Tibetha Kemble (Stonechild)
Director: Indigenous Health Initiatives
It is my great honour and pleasure to serve as the Director of Indigenous Health within the Division of Community Engagement in the Faculty of Medicine & Dentistry at the University of Alberta.
Over the last three decades, the Indigenous Health Initiatives Program (IHIP) has taken important steps towards closing the gap in the under-representation of Indigenous medical professionals and has been a leader in the recruitment and advancement of Indigenous peoples in the health care system in Alberta. As the IHIP moves into its 30th year, it is important to reflect on the significant contributions that Indigenous graduates of our program have made on the health and well-being of Indigenous peoples and more broadly across the healthcare system.
After completing their programs, many of our award-winning graduates have gone on to take leadership roles in health organizations across Canada or as medical professionals providing direct services within First Nations communities. At the direct-service level, their individual and collective contributions have made, and continue to make, important improvements to the healthcare system and to the deep and persistent health inequities experienced disproportionately by First Nations, Inuit, and Métis people in Canada.
At the system-level; however, we recognize that much remains to be done.
In June 2015, the Truth and Reconciliation Commission (TRC) issued its final reports which includes 94 Calls to Action. Using the United Nations Declaration on the Rights of Indigenous Peoples as the framework for implementation, these Calls to Action describe a clear path forward to redressing the legacy of Indian Residential Schools (IRS) and to advancing the process of reconciliation between Indigenous peoples and non-Indigenous Canadians. At its foundation, these calls make clear that the persistent inequities experienced by Indigenous peoples in the areas of Child Welfare, Education, Language and Culture, Health and Justice are mediated by systems that must take positive and concrete steps forward with “many heads, hands, and hearts, working together at all levels of society…[with] sustained political will at all levels” for meaningful change to occur. It is this precise and direct message that guides my efforts as I work collaboratively across the Faculty to make system-level changes that are responsive to the historically and socially-rooted manifestations of our current health status.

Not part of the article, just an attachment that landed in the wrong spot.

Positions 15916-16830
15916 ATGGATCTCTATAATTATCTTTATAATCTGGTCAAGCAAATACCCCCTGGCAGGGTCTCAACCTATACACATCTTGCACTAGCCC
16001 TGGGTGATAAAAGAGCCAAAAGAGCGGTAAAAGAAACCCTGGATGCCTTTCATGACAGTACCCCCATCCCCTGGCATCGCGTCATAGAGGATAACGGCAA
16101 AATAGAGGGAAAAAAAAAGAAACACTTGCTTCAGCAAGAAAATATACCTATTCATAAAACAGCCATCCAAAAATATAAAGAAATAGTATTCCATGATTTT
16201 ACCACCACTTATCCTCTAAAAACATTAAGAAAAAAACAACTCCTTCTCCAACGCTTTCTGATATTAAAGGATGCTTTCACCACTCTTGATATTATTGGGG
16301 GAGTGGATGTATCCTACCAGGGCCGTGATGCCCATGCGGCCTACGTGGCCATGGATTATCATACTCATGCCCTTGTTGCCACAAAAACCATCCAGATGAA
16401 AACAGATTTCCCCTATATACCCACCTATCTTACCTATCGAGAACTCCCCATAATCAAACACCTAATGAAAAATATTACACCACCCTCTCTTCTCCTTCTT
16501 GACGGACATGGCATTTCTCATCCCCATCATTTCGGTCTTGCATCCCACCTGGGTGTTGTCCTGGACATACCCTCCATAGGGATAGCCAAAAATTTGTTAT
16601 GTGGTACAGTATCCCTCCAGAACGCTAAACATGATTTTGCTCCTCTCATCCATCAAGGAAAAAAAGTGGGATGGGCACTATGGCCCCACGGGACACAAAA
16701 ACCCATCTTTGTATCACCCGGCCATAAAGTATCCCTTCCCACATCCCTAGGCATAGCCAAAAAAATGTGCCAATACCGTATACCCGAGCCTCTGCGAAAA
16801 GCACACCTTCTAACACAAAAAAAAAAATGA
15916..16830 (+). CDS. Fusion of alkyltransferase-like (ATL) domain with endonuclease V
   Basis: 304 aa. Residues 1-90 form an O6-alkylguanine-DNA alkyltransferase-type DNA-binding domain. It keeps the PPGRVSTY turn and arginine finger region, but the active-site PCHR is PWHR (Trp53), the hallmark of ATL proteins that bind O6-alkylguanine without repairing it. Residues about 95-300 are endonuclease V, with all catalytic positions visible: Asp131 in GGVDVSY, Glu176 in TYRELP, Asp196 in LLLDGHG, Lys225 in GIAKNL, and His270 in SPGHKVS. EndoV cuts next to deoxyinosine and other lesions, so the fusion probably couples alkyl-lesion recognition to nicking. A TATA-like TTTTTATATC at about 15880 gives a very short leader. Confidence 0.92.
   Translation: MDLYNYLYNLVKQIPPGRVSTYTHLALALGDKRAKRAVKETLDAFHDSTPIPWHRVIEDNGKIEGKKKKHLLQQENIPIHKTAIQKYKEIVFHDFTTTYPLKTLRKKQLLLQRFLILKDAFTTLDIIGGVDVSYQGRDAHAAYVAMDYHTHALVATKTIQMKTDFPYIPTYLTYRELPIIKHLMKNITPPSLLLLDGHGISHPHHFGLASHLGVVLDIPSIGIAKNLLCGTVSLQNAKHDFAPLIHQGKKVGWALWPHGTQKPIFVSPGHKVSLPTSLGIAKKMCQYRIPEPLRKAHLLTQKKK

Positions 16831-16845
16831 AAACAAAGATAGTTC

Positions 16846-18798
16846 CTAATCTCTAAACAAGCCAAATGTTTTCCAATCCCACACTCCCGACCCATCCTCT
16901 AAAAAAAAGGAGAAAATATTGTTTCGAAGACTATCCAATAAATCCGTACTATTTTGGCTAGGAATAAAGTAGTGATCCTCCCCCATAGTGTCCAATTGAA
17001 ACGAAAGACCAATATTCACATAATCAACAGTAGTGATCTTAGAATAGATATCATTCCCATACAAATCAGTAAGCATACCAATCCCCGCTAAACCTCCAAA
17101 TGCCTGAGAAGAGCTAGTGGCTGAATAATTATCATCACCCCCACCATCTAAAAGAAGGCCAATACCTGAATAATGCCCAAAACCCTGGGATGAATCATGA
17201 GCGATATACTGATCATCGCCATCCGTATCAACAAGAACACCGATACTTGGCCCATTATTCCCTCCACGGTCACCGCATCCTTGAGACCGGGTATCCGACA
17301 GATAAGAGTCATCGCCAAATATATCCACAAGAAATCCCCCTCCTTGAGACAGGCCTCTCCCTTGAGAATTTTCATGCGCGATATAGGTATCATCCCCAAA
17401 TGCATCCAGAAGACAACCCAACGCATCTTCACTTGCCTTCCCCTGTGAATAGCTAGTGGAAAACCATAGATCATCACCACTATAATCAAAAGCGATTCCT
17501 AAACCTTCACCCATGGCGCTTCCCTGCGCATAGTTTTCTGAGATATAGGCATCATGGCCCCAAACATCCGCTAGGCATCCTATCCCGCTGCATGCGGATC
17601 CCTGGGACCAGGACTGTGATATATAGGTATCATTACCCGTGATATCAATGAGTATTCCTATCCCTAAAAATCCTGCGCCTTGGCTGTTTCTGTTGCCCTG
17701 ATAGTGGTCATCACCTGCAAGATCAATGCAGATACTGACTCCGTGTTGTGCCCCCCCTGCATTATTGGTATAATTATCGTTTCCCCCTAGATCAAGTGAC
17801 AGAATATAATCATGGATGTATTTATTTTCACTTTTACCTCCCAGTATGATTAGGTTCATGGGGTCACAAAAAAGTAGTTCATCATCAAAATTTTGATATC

Looking forward, I am grateful for, and humbled by, the opportunity to be a part of a strong and interconnected network of passionate individuals and to lead IHIP in supporting Indigenous students along their journey. I honour the contributions of those who are dedicated to improving the health and well-being of Indigenous peoples, both past and present, and for those yet to come.